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Hate Most Leafy Green Vegetables? You May Be a Supertaster

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Supertasters

Would you describe yourself as a picky eater? Does cilantro taste like soap to you? Does the word “disgusting” come to mind when you think about eating Brussels sprouts, spinach or kale? Do you shy away from spicy foods because they are painful to eat? If you answered yes to any of these questions, you may be a supertaster.

What Is a Supertaster?

A supertaster is a person who experiences the sense of taste with far greater intensity than the average person. They tend to be especially sensitive to bitter flavors like those found in foods like broccoli, kale, Brussels sprouts, cilantro, grapefruit, coffee, beer and dark chocolate.

The surface of the human tongue is covered with taste buds (fungiform papillae) — tiny, mushroom-shaped bumps overlaid with taste receptors. Supertasters have a lot more taste buds than the majority of the population.

Tasting abilities are generally broken into three types based on the number of taste buds in a 6-millimeter round section of the tongue. That’s about the size of a pencil eraser or a standard hole punch.

Number of Taste BudsTasting Type% of Population

More than 30

Supertaster

25 percent

15 – 30

Average Taster

50 percent

Less than 15

Non-Taster

25 percent

 

Scientists believe the differences in our ability to taste food are genetic. Most supertasters have the gene TAS2R38 which increases a person’s perception of bitterness.

In addition to being sensitive to bitter foods, supertasters generally don’t like hot spicy foods either. Why? Because the taste buds are surrounded by pain receptors. More taste buds means more pain receptors, which adds up to experiencing more intense pain when eating hot spicy foods.

How to Tell if You’re a Supertaster

There are a number of methods you can use to find out if you’re a supertaster. Test strips or kits are available online and tend to be fairly inexpensive. There are also do-it-yourself options that involve counting your tastebuds. Instructions for several different methods of doing this can be found with an online search.

But for most of us, just comparing how our tastes line up with supertaster traits is sufficient.

You may be a supertaster if:

  • You find dark green leafy vegetables like kale, broccoli, Brussels sprouts, spinach and watercress to be very bitter.
  • Cilantro tastes bitter or like soap to you.
  • You avoid hot spicy foods because they are painful.
  • Beverages like unsweetened coffee, unsweetened tea and beer are too bitter to drink.
  • You consider yourself a picky eater.

Drawbacks of Being a Supertaster

While being a supertaster may just seem like a matter of personal taste, there are some distinct drawbacks you need to be aware of so you can look for alternative solutions. For example, leafy green vegetables are an essential part of a healthy diet because they’re packed with vitamins, minerals and fiber. But since supertasters tend to avoid leafy greens, they are at greater risk for colon cancer, heart disease, high blood pressure and many other diseases.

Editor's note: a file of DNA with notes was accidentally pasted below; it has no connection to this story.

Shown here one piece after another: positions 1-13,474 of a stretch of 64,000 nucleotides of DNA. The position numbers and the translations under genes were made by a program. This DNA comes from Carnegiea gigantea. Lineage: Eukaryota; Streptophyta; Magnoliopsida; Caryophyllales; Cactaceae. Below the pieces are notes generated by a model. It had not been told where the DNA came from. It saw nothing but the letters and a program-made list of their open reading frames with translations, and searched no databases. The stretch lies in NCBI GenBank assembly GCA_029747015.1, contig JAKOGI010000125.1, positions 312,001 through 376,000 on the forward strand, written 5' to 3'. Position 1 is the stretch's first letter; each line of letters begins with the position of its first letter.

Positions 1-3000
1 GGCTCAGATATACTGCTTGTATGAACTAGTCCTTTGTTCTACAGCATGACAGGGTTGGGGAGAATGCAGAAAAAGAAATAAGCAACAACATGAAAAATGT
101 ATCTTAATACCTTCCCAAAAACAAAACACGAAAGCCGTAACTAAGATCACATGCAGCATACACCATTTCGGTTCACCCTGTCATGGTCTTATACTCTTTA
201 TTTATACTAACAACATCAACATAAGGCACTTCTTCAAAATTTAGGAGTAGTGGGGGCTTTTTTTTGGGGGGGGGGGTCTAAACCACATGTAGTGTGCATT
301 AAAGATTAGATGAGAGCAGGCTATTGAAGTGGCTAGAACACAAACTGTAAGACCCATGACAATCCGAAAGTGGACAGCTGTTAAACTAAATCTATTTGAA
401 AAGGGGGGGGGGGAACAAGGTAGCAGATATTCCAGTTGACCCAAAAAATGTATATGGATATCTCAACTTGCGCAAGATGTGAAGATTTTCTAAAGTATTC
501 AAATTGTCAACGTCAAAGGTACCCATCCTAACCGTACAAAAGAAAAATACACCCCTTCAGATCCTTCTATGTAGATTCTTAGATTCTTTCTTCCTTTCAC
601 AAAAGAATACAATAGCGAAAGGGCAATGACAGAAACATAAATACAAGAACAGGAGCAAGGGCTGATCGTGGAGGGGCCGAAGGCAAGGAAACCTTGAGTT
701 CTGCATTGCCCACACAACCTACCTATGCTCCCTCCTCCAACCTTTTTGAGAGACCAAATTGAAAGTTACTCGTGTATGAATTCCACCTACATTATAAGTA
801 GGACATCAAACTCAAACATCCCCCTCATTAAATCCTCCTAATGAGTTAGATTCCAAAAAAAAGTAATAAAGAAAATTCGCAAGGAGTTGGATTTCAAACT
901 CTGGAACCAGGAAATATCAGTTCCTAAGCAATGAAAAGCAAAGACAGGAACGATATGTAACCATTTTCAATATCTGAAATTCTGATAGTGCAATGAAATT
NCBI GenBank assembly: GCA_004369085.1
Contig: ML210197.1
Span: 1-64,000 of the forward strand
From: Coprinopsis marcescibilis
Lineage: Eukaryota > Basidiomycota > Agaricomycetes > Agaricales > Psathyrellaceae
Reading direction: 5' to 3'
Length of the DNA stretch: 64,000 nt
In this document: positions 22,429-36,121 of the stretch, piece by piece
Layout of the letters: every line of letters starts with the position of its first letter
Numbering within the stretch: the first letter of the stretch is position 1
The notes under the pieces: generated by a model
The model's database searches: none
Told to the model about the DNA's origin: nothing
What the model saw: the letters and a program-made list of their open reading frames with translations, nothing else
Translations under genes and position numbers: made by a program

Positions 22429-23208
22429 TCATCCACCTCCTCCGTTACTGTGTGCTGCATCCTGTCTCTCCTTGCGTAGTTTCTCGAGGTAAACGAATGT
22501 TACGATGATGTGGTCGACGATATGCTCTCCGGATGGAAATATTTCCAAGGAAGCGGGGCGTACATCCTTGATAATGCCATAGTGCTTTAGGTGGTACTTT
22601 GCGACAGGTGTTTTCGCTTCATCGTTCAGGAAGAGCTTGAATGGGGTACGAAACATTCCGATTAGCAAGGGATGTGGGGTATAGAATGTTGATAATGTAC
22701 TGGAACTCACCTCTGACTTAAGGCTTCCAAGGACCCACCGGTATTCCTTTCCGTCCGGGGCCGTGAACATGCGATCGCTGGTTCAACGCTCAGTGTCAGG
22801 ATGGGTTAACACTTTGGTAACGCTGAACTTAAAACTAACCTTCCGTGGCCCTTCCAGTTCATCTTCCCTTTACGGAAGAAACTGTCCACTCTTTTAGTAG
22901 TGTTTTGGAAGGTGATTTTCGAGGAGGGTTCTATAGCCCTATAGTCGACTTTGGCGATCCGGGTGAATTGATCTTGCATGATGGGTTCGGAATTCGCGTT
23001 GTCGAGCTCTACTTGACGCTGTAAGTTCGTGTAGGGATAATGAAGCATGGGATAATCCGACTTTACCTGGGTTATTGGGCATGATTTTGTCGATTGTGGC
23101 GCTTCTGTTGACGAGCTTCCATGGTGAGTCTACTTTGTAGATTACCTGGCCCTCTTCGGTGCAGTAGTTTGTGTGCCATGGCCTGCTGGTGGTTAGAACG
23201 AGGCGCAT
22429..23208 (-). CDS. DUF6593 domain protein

One technique some supertasters use is to add more salt or sugar to mask the bitterness of foods they find distasteful. Of course, those additions carry their own health risks. A better solution might be to add a few greens to a smoothie that contains other ingredients you like.

Another option is to use a greens supplement like ProHealth’s Ultimate Greens. It has a tropical fruit flavor and is a complete source of antioxidants, vitamins, minerals, amino acids and fiber in a powder form that can be mixed into water, your favorite beverage, or a smoothie.

Although there can be some drawbacks, being a supertaster is not a bad thing. It just means you’ll need to put a little more thought into creative strategies to incorporate some of the healthy foods you don’t like into your diet in ways that are palatable to you.


Karen Lee Richards is ProHealth’s Editor-in-Chief. A fibromyalgia patient herself, she co-founded the nonprofit organization now known as the National Fibromyalgia Association (NFA) in 1997 and served as its vice-president for eight years. She was also the executive editor of Fibromyalgia AWARE magazine. After leaving the NFA, Karen served as the Guide to Fibromyalgia and Chronic Fatigue Syndrome for the New York Times website About.com, then worked for eight years as the Chronic Pain Health Guide for The HealthCentral Network before coming to ProHealth. To learn more about Karen, see “Meet Karen Lee Richards.

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By ProHealth-Editor

Karen Lee Richards is ProHealth’s Editor-in-Chief. A fibromyalgia patient herself, she co-founded the nonprofit organization now known as the National Fibromyalgia Association (NFA) and served as its vice-president for eight years. She was also the executive editor of Fibromyalgia AWARE, the very first full-color, glossy magazine devoted to FM and other invisible illnesses. After leaving the NFA, Karen served as the Guide to Fibromyalgia and Chronic Fatigue Syndrome for the New York Times website About.com, and then for eight years as the Chronic Pain Health Guide for The HealthCentral Network.To learn more about Karen, see "Meet Karen Lee Richards."

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